Sweet smells tickle your nostrils awake. The slightest of breezes nips playfully around your face. A soothing sun comforts your overworked body as you head onto a tranquil mountain trail for a couple of hours, breaking from the mundane. A stream, refreshingly cold, blissfully quenches your sand-like throat.
In winter especially, natural streams gravitate down from all sides of the mountain like custard over a pudding. Delicious water comforts many a mountain enthusiast. But, how many enthusiasts would there be if this unassuming water was contaminated with a parasite which causes severe diarrhoea for weeks on end?
The parasite known as Giardia is a major cause of intestinal disease. It is responsible for 24% of cases of diarrhoea worldwide, depending on socio-economic levels, community health and individual lifestyle. This protozoan (minute unicellular organism) parasite infects the gastrointestinal tract. It can lead to giardiasis, causing severe diarrhoea and abdominal cramps.
The highest prevalence of giardiasis occurs in the tropics and subtropics. In the United States, however, giardiasis is the most commonly reported pathogenic protozoan disease.
For the non-medic multitude, this little parasite means business. Its tongue-twisting name echoes the way it will twist your gut like a course-soaked towel. Not pleasant!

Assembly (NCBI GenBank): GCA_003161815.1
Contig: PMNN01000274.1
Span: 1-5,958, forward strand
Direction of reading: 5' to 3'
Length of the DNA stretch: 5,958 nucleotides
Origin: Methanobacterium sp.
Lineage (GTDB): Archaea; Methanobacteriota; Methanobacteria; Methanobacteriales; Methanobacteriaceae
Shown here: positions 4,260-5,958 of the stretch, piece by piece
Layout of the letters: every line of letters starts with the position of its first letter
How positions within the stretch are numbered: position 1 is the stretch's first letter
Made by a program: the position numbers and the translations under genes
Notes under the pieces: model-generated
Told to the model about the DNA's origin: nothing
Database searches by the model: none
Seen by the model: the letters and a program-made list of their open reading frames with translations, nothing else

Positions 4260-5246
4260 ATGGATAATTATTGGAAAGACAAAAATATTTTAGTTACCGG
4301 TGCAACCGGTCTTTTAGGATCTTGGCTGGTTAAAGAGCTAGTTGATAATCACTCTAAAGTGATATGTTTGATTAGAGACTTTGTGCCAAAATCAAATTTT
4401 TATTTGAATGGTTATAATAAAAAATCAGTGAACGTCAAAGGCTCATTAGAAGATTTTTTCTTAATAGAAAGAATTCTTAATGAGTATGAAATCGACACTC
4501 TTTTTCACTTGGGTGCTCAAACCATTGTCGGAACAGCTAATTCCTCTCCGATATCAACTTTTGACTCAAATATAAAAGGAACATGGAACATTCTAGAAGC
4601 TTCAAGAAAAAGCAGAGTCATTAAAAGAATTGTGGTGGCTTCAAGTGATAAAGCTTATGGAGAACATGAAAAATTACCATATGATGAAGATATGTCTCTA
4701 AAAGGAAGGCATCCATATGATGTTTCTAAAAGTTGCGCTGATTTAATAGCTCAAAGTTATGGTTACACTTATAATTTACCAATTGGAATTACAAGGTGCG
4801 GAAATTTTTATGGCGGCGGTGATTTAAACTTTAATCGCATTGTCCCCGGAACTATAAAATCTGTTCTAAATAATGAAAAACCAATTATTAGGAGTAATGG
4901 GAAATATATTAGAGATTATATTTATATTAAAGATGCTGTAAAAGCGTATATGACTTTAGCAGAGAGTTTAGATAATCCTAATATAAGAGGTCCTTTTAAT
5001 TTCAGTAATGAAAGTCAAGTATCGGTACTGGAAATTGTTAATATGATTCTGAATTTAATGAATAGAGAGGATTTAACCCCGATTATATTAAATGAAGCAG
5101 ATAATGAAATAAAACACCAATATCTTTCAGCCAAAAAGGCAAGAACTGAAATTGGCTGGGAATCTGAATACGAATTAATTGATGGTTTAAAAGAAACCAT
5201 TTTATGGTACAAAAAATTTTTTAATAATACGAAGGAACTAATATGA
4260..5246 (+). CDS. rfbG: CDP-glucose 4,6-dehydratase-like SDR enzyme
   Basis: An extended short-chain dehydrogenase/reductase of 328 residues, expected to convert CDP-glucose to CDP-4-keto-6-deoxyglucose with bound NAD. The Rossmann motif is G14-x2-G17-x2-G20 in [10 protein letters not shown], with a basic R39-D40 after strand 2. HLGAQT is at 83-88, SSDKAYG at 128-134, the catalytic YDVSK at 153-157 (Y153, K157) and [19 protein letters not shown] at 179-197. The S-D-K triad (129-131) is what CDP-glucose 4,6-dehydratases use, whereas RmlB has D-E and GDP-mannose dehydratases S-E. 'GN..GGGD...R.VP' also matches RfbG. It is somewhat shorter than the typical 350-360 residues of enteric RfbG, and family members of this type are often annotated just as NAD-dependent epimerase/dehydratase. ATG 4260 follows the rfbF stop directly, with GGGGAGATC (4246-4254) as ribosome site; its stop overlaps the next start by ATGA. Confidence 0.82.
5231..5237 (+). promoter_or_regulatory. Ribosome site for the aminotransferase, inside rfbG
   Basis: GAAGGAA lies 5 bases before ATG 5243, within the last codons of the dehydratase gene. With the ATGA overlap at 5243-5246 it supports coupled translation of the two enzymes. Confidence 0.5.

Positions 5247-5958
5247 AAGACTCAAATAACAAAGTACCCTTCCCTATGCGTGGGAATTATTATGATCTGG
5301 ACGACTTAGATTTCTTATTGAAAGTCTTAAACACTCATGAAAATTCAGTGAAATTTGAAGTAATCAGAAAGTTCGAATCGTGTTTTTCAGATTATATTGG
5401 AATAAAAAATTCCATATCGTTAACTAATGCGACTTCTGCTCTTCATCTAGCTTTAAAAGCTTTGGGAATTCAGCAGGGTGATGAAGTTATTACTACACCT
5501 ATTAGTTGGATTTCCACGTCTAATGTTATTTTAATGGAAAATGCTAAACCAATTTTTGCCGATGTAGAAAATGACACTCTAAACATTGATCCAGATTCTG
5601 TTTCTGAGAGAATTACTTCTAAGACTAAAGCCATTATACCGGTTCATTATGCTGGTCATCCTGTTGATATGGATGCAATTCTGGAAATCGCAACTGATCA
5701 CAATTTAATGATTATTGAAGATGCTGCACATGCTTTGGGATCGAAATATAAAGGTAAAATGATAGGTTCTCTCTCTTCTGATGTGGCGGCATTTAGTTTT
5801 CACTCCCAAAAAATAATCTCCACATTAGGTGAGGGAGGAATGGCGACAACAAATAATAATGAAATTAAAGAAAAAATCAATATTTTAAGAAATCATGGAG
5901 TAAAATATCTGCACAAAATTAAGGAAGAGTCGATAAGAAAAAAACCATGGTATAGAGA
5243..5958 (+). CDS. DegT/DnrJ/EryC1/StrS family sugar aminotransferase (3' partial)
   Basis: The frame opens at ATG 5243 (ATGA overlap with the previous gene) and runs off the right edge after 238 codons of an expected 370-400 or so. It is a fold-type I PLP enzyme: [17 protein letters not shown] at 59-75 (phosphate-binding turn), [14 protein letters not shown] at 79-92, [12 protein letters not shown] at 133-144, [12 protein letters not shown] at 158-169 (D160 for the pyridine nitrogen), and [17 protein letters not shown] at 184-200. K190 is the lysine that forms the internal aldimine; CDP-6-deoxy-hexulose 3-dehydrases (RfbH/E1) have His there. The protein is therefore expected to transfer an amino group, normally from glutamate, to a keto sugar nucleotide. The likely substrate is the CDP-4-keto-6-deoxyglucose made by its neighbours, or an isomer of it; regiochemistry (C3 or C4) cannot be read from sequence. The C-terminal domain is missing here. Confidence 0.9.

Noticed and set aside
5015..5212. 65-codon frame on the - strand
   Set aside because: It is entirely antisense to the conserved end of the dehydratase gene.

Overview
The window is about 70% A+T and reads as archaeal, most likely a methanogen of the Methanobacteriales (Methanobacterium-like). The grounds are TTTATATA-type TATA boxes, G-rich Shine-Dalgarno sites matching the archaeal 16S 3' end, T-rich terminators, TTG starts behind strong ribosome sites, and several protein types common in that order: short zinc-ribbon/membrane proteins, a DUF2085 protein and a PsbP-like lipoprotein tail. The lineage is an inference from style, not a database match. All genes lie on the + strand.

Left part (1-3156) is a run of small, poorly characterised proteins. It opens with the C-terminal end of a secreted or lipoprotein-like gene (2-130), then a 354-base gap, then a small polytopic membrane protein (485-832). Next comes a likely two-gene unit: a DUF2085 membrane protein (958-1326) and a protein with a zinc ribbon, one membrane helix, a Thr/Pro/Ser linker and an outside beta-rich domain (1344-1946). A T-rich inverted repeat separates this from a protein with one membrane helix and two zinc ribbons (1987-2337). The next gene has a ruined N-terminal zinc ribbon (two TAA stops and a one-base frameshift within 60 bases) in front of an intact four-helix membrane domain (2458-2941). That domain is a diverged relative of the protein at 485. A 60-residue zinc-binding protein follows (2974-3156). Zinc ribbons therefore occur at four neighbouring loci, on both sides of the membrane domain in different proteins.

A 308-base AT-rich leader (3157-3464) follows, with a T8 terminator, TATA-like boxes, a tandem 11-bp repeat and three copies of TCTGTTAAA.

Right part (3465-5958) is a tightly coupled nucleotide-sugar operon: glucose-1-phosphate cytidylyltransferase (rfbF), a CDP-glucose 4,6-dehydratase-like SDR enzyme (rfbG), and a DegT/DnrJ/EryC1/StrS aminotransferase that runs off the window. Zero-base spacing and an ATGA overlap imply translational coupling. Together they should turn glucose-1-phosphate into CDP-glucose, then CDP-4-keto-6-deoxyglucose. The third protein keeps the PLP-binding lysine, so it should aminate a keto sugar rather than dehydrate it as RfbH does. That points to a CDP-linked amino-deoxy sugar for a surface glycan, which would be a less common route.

For the sake of our sanity and an easier-to-read article, let’s call this little protozoan parasite PP for short (and Pooh Pooh might be more appropriate in this case too).
PP can survive for months in moist environments due to a never-say-die personality and hard outer casing, not unlike the suit of an ass-tronaut (poetic license, excuse the pun … couldn’t hold it in). Once he enters the mother ship i.e. your unassuming digestive tract, he loses his suit and makes himself right at home. But it doesn’t end there. He is a master of disguise, making it almost impossible for your immune system to detect and eject him. This sneaky trick reveals why PP infections are extremely persistent. However, with or without sci-fi character analogies, the basic biology of this parasite is poorly understood.
The Council for Scientific and Industrial Research (CSIR) did a three-year study on selected water samples in South Africa. According to the study (Studies on the Prevalence of Giardia Cysts and Cryptosporidiom Oocysts in South African Water) only about 87% of the treated water samples were parasite free, while about 12% were riddled with PP. Yip, PP managed to sidle his way through the security systems of water treatment facilities.
Dr Laurie Nathan, from the Environmental and Geographical Science (EGS) Department at UCT, was diagnosed with giardiasis in 2009. “I contracted Giardia as a result of drinking the water on Table Mountain on one of my many jogs there,” says Laurie. “I got violently sick, went to my doctor, was diagnosed immediately with giardiasis, was stricken in bed for seven days and disabled for a total of about 10 days. I had chronic diarrhoea and fatigue, and was unable to do anything but lie down.”